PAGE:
What a difference a day makes
Tom Fenton and Faith Ressmeyer
Mon 29 Sep 2014 17:27
Macon. Yes, right in the winemaking area, I'd like to say between Beaujolais and Burgundy, but my viniferous geography is appalling.
There are certain jobs on the boat I really hate. One is changing the engine oil. The engine compartment is too small and there is hardly even room to get at the dipstick. You take an oily hand pump which you have kept in a polythene bag in the hope of keeping the oil drips off other things, it being impossible to clean the wretched thing. It immediately coats your hands with oil and you get drips on your last pair of barely presentable jeans. You inset its tube into the dipstick hole, clutch an old oil can between your thighs, make sure the outlet nozzle of the pump is in the top of the old oil can, bend forward and start pumping. You hope that anyone who can see this action from afar knows about engines. Otherwise there is a serious risk of arrest. If you are lucky you complete the old oil extraction without spilling more old, black oil on your jeans or the cabin floor (which we call the sole, I have no idea why).
You remove the old oil filter. This is full of old oil. It is fixed to a vertical side of the engine , with no access below for a container to catch oil, so that as you unscrew it all the contents of the filter pour over the engine, the alternator belt, and the engine compartment sole (please excuse the jargon). You wipe up the spill, using half a roll of kitchen paper, and admire the clean sole. You fit a new oil filter.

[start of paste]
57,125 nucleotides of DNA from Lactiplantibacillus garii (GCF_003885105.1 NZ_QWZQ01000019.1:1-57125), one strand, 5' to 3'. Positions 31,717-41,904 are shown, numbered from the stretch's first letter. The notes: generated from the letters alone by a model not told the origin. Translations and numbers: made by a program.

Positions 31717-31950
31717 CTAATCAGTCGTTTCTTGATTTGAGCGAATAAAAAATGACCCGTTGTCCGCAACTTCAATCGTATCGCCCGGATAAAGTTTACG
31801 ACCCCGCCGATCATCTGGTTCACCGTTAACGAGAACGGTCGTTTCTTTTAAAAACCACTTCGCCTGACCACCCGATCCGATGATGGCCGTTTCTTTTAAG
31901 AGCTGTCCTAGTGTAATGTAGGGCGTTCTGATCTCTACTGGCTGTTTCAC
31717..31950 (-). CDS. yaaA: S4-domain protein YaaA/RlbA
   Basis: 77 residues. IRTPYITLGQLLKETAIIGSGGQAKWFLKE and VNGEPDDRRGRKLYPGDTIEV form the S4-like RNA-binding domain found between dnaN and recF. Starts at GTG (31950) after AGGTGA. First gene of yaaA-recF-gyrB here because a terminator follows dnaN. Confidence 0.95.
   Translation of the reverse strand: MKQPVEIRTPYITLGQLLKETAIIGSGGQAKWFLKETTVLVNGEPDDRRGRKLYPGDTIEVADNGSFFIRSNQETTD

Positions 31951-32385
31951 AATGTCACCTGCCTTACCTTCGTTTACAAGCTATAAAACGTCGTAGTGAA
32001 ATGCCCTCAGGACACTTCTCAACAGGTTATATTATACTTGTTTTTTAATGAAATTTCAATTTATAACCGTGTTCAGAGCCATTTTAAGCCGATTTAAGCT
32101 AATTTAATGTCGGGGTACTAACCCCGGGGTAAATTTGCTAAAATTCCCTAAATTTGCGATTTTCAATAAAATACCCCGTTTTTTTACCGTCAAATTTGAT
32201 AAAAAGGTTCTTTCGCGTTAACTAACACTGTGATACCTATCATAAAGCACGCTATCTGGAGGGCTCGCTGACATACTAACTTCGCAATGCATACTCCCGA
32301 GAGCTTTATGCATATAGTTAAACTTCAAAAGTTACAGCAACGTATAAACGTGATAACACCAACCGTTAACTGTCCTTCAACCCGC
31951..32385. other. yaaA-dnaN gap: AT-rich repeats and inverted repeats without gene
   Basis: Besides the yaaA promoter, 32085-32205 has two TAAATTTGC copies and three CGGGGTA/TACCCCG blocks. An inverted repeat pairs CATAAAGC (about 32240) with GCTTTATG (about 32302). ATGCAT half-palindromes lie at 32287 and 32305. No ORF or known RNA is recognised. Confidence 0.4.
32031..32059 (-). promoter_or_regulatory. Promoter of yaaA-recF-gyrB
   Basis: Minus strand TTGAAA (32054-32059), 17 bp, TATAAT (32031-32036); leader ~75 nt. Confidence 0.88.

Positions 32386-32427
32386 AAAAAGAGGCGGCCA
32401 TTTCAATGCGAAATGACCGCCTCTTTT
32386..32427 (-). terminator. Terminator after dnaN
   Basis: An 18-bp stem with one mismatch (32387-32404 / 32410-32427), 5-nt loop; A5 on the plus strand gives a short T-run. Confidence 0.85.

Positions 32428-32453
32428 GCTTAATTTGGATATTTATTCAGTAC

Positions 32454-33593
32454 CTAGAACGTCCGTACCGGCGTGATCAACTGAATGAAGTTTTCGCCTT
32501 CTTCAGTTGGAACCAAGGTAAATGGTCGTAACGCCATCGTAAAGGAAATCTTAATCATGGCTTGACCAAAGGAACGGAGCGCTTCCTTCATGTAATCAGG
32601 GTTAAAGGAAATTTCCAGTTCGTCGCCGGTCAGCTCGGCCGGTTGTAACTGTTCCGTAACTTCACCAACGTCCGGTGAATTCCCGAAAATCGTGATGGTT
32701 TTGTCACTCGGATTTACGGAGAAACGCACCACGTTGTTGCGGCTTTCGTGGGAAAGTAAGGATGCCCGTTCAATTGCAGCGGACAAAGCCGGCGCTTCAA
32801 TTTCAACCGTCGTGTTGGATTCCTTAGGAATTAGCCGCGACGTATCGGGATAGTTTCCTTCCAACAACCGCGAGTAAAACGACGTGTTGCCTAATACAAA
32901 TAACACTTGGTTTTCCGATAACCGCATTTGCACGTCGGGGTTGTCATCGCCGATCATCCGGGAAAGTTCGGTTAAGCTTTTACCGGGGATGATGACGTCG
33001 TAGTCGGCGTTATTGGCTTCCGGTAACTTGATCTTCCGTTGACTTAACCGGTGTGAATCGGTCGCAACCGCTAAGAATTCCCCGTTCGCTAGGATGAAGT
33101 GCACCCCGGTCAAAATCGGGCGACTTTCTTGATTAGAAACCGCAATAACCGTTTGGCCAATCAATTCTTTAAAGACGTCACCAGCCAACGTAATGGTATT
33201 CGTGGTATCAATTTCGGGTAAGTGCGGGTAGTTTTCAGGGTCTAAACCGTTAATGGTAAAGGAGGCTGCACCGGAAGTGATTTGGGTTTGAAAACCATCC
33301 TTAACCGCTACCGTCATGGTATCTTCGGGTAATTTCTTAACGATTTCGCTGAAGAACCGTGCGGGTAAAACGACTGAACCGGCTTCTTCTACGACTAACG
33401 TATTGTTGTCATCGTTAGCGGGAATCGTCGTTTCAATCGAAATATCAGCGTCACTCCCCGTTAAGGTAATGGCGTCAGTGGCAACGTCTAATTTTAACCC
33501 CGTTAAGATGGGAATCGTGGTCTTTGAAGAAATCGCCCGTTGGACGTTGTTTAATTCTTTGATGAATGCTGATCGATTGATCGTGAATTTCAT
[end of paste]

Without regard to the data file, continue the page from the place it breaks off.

Then you return the filthy pump to its filthy bag, and stuff it in a corner of the port cockpit locker with other unnameable gubbins, and pour a measured amount of new oil into the engine oil filler hole. This is placed carefully so that no jug on earth can complete a pouring action without its lip coming away from the hole and oil dripping all over the engine, and your clean, well relatively clean, engine compartment sole. You use more kitchen roll. Test the dipstick. Put everything away. Then remember that the new oil filter will take up some oil. You run the engine, test dipstick again, dig out the oil can and top up.
I hope you can see why I hate this job. But it is not the worst. Changing the gear box oil beats it. I have to take up the cockpit floor (also called the sole), but that only gives indirect access to the gear box. The drain plug is unreachable, so you use the pump again. This time the pumping action is much more public. The whole process is distressingly public. And the worst bit us, you do it so infrequently you forget that the enormous oil filler hole is filled with some gross piece of machinery so that you cannot just pour in the new oil, you have to trickle it. You pour, and half your jug-full overflows. That's the end of the kitchen roll. And your jeans.
Usually I only have to do this once a season. Twice for the engine. Each time when we are laying up before leaving the boat to return to the civilised comforts of home, or the USA, or India. But now that we are motoring and only motoring everyday, these will be my routines every ten to twelve days.